Author: Lawson, Liz
In the aftermath of a school tragedy, May and Zach struggle with grief, survivor's guilt, and the complex emotional impact of the event, learning how to heal and hope in the face of it all.
|Accelerated Reader Information:|
Interest Level: UG
Reading Level: 4.70
Points: 11.0 Quiz: 512550
Full Text Reviews:
School Library Journal - 03/01/2020 Gr 7 Up—May is a survivor of the school shooting where her twin brother, Jordan, and some friends died. But she doesn't feel like a survivor. She feels angry and guilty for what happened in the band room that day. She survived by staying in the closet, but that did not prevent her from hearing, and then seeing, everything that happened. Zach is angry, too. His mother can't see how being the lawyer of the school shooter is making his and his sister's lives unbearable. When someone paints epithets on their garage, he feels too hopeless to tell his mother how her decisions are affecting them. But when May and Zach meet, something magical happens for both of them. Can either teen truly move on with the other, especially when neither is being exactly truthful with themselves or one another? May, Zach, their families, and friends are all complex and intriguing characters that readers will immediately connect with and want to see succeed. VERDICT This heartbreaking and touching story of grief and loss, as well as hope and forgiveness, will resonate with readers who deal with this fear and reality on a daily basis.—Traci Glass, Nashville Public Library - Copyright 2020 Publishers Weekly, Library Journal and/or School Library Journal used with permission.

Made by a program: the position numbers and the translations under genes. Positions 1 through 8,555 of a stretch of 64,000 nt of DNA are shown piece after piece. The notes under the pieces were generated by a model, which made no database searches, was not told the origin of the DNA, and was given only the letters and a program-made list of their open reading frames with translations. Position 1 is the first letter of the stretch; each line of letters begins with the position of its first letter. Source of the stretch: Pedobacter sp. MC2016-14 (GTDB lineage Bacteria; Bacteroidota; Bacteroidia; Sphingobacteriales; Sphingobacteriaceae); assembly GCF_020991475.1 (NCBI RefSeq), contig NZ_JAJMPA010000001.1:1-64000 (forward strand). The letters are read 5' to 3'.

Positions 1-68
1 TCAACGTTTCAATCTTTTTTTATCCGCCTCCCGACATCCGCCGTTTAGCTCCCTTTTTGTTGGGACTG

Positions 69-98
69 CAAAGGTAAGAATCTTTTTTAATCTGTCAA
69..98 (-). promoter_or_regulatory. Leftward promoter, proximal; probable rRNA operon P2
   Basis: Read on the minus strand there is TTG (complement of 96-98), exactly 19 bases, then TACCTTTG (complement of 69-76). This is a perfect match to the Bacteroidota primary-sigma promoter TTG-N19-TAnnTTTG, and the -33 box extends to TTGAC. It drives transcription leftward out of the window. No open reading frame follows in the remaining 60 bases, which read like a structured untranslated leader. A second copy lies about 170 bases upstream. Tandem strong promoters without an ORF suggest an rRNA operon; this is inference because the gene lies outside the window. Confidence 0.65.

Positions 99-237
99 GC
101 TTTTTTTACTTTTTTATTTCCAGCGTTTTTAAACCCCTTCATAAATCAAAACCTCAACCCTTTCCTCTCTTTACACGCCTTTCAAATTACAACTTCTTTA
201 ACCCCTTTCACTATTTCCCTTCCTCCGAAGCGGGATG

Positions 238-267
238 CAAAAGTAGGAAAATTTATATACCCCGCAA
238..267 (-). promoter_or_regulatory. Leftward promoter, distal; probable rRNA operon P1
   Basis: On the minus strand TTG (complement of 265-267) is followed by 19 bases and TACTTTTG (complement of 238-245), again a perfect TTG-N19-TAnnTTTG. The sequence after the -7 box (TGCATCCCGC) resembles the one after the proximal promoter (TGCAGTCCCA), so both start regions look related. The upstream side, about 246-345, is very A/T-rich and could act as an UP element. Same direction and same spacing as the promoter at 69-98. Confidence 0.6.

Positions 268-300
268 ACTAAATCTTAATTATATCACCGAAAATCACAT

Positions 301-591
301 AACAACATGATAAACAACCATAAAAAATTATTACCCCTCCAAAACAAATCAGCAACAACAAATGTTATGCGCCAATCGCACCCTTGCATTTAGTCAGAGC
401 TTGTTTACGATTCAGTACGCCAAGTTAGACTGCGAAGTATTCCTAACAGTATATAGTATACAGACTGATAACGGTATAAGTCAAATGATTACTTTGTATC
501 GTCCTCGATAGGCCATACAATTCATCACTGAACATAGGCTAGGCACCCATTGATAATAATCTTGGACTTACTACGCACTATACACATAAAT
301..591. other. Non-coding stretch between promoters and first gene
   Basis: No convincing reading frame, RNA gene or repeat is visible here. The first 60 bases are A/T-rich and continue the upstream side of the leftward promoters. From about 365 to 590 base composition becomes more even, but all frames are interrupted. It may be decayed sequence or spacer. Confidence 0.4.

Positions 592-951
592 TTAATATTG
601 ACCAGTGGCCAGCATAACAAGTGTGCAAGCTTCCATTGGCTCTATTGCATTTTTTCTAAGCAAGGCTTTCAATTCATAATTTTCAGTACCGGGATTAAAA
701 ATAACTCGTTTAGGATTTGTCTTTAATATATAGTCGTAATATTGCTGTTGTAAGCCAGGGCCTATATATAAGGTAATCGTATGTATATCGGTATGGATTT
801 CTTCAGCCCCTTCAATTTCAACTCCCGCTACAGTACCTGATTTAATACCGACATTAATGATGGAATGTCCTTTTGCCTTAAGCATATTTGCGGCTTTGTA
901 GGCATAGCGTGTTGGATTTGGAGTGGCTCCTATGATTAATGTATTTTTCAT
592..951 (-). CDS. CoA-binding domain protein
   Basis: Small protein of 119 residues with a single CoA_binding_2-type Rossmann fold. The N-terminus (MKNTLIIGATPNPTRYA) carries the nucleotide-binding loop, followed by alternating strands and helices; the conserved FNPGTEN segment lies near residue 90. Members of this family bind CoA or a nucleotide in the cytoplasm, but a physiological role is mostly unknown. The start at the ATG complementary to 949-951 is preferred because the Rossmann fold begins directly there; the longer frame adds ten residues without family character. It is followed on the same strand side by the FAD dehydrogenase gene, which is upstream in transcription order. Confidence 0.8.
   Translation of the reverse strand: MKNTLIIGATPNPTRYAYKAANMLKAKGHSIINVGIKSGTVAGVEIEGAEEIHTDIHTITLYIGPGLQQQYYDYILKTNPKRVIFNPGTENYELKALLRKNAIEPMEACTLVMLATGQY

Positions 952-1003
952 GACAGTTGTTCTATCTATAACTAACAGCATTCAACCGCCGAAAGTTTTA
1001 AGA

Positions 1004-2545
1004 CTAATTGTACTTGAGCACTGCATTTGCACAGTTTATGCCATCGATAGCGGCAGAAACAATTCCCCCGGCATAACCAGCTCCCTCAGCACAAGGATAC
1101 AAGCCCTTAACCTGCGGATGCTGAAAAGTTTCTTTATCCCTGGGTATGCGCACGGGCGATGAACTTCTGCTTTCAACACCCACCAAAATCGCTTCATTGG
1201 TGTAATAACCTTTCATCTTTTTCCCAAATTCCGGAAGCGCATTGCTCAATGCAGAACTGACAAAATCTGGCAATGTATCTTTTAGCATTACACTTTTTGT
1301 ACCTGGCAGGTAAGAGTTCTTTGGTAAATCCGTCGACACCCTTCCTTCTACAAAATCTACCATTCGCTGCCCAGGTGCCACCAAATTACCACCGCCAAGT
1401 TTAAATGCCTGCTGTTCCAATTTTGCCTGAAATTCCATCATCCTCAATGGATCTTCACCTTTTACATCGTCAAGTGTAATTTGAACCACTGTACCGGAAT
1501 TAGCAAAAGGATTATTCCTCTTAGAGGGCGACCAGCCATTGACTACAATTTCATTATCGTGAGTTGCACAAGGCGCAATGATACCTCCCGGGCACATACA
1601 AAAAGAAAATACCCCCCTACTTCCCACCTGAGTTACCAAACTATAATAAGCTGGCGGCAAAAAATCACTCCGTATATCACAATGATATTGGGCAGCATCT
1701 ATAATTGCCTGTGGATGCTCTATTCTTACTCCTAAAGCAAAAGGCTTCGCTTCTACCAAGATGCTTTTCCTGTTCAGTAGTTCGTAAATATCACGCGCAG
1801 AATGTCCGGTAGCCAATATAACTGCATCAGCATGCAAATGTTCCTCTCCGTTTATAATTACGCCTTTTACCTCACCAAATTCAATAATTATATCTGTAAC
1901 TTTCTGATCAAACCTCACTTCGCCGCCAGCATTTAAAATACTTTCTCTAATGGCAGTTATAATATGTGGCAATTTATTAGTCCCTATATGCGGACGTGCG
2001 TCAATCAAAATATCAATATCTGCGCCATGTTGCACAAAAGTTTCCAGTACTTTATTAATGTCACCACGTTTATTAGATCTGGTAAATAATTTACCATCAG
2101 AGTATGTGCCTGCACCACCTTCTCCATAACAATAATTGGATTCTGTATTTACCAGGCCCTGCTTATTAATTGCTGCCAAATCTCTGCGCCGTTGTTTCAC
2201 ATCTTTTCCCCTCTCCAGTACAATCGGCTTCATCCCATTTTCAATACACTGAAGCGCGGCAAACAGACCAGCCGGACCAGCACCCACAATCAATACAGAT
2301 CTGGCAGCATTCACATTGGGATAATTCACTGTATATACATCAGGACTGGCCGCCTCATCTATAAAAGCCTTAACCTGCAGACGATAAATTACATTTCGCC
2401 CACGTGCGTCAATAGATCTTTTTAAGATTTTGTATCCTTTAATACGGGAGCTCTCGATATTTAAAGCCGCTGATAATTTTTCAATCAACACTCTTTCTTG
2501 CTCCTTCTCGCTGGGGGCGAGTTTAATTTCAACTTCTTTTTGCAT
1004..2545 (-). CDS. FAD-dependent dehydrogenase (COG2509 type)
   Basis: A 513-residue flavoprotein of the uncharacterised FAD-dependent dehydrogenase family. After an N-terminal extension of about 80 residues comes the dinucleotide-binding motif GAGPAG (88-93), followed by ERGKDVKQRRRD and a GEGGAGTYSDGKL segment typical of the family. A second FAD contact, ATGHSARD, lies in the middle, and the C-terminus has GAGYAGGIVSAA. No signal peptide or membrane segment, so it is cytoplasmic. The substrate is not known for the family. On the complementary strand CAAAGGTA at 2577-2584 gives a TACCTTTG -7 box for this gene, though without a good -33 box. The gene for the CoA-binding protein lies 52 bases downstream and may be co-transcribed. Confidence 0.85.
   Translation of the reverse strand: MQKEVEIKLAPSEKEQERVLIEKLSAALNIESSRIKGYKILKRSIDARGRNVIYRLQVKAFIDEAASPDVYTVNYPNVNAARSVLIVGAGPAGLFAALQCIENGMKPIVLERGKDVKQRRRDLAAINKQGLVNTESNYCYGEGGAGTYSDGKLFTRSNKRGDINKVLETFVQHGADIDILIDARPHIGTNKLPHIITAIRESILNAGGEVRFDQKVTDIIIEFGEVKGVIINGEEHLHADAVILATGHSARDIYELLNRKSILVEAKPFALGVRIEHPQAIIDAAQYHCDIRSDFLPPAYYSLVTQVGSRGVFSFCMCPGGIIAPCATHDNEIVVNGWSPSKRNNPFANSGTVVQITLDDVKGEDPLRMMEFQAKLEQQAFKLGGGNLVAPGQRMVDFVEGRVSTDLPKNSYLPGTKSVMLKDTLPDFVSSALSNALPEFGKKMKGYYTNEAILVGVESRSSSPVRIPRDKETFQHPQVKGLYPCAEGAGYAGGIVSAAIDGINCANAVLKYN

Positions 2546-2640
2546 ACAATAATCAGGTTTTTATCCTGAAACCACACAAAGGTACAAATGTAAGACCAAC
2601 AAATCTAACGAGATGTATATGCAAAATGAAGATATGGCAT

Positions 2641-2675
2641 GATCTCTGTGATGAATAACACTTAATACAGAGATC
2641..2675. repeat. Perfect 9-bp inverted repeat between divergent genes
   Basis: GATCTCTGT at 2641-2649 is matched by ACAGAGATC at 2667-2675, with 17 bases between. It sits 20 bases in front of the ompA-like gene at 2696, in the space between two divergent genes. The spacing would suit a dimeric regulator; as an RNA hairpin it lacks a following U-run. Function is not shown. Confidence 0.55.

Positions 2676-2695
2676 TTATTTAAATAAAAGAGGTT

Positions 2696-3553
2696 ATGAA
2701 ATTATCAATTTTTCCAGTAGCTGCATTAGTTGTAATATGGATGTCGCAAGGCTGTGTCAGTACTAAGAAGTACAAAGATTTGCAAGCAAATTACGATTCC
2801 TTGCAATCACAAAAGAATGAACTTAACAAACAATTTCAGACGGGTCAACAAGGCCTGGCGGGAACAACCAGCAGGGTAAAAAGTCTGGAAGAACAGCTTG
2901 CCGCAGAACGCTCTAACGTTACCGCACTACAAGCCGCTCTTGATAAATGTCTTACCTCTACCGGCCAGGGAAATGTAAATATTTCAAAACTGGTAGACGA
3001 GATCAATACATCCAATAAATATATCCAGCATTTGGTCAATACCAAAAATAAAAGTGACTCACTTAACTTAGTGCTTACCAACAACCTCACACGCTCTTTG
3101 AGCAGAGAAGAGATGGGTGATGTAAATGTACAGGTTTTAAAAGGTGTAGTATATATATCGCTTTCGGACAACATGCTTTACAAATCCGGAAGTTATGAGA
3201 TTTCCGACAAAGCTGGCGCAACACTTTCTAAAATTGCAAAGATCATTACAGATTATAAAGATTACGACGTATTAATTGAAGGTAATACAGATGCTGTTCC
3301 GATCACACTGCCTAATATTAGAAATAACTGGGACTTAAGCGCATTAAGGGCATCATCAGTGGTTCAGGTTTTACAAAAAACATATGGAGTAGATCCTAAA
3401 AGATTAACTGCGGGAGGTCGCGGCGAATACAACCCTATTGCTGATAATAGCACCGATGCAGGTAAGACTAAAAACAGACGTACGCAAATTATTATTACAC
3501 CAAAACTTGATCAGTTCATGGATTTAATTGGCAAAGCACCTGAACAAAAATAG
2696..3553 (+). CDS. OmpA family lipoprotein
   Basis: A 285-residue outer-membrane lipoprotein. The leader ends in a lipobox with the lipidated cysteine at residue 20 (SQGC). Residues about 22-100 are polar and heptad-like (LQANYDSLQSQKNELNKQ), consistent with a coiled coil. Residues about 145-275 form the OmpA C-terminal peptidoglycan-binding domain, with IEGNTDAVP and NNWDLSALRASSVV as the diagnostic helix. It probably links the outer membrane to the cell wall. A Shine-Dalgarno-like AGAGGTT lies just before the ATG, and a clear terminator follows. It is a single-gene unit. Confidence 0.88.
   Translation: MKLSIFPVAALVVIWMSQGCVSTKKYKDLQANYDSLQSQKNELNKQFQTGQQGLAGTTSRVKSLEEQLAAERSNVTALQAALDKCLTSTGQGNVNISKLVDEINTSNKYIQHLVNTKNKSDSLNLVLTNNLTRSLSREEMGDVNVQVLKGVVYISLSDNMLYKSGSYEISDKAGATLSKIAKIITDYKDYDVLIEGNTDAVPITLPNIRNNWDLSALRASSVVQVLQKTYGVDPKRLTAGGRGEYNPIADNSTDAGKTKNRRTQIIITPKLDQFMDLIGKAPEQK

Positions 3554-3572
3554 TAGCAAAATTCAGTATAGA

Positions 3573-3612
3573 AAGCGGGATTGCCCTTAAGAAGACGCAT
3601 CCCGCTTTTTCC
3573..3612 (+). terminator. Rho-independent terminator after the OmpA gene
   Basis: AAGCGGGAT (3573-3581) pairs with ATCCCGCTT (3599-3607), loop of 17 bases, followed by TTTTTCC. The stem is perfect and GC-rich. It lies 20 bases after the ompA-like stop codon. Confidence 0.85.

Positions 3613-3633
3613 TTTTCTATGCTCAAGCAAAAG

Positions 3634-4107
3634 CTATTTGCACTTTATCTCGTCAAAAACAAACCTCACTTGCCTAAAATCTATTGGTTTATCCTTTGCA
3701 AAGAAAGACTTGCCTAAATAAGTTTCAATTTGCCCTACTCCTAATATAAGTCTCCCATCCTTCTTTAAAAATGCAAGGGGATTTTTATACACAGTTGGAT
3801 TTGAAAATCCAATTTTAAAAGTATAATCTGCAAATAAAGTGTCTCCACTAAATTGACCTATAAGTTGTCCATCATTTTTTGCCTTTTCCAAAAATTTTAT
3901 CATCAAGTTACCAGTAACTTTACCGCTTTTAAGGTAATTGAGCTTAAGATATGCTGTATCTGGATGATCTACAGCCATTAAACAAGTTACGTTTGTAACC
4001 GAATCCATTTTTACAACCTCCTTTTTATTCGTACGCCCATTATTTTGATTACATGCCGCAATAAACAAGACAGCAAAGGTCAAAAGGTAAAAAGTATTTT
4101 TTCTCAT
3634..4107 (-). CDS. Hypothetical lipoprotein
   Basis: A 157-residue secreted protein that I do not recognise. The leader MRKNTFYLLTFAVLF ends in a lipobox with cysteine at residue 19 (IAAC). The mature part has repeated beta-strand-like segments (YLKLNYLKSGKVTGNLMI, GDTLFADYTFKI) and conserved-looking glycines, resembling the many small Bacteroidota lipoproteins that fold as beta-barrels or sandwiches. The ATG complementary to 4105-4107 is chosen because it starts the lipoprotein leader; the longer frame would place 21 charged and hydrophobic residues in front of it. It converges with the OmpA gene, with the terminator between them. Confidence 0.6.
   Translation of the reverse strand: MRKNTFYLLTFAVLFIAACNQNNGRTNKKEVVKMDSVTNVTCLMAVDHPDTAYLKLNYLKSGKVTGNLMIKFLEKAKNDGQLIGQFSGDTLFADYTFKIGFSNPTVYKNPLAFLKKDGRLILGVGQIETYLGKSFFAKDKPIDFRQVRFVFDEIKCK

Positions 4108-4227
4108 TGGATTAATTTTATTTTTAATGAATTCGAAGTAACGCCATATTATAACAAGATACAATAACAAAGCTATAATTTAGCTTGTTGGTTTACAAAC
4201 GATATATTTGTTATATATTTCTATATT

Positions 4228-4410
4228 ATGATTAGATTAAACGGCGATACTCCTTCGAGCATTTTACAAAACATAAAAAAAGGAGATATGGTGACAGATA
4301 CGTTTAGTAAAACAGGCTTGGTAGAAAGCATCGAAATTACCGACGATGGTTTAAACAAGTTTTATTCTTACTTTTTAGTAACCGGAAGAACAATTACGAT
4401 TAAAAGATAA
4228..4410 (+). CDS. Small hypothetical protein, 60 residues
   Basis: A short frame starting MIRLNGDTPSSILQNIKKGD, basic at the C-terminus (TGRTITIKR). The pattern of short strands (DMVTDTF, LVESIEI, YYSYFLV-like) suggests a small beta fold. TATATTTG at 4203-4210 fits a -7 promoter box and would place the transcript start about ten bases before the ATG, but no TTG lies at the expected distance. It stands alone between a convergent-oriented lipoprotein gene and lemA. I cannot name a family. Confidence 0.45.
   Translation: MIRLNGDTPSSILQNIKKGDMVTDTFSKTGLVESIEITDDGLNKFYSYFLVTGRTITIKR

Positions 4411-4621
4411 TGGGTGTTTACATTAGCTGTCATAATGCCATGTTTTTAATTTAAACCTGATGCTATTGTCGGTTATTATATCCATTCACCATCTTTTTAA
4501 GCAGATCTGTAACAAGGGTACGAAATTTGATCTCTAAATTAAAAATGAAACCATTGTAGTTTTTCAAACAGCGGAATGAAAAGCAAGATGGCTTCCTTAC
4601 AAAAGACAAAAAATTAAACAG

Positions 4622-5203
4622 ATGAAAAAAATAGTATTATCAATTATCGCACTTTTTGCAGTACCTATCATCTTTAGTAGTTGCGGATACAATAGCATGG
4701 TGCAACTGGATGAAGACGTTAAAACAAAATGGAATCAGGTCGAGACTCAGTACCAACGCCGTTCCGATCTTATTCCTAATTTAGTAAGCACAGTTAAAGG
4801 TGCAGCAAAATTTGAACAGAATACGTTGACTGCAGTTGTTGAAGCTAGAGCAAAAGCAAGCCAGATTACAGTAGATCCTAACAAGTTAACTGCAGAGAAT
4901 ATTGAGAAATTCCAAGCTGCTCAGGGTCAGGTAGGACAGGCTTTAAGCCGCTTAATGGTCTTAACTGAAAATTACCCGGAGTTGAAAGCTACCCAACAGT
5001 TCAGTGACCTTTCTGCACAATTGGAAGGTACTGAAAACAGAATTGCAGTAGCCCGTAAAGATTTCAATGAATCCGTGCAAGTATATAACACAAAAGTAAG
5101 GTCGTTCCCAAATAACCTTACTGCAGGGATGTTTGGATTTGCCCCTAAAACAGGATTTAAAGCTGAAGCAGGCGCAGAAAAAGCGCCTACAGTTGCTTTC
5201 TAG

Booklist - 04/01/2020 Tragically relevant and with a nuanced perspective on grief and being a survivor, Lawson’s debut introduces readers to high-school-shooting survivor and bereaved sister May and the son of the lawyer defending the school shooter, Zach. When the two encounter each other as new classmates, there’s an instant spark—but their previous connection could tear them apart before they have a chance to begin. Meanwhile, May’s unresolved grief and guilt threatens to inflict permanent damage on her, and Zach must find a way to stand up to or forgive his mother. Lawson writes in alternating perspectives, creating distinct voices in this powerful story of what remains after a violent tragedy. With a strong depiction of sibling loss, in particular, The Lucky Ones portrays grief as multifaceted and complicated. The well-rounded characters have complex motivations and emotions, while Lawson is careful never to talk down to teens and adds an unexpected but sensitively-handled, blossoming romance. This is an excellent pick for fans of Jennifer Brown’s Hate List (2009) and Jenny Hubbard’s And We Stay (2014). - Copyright 2020 Booklist.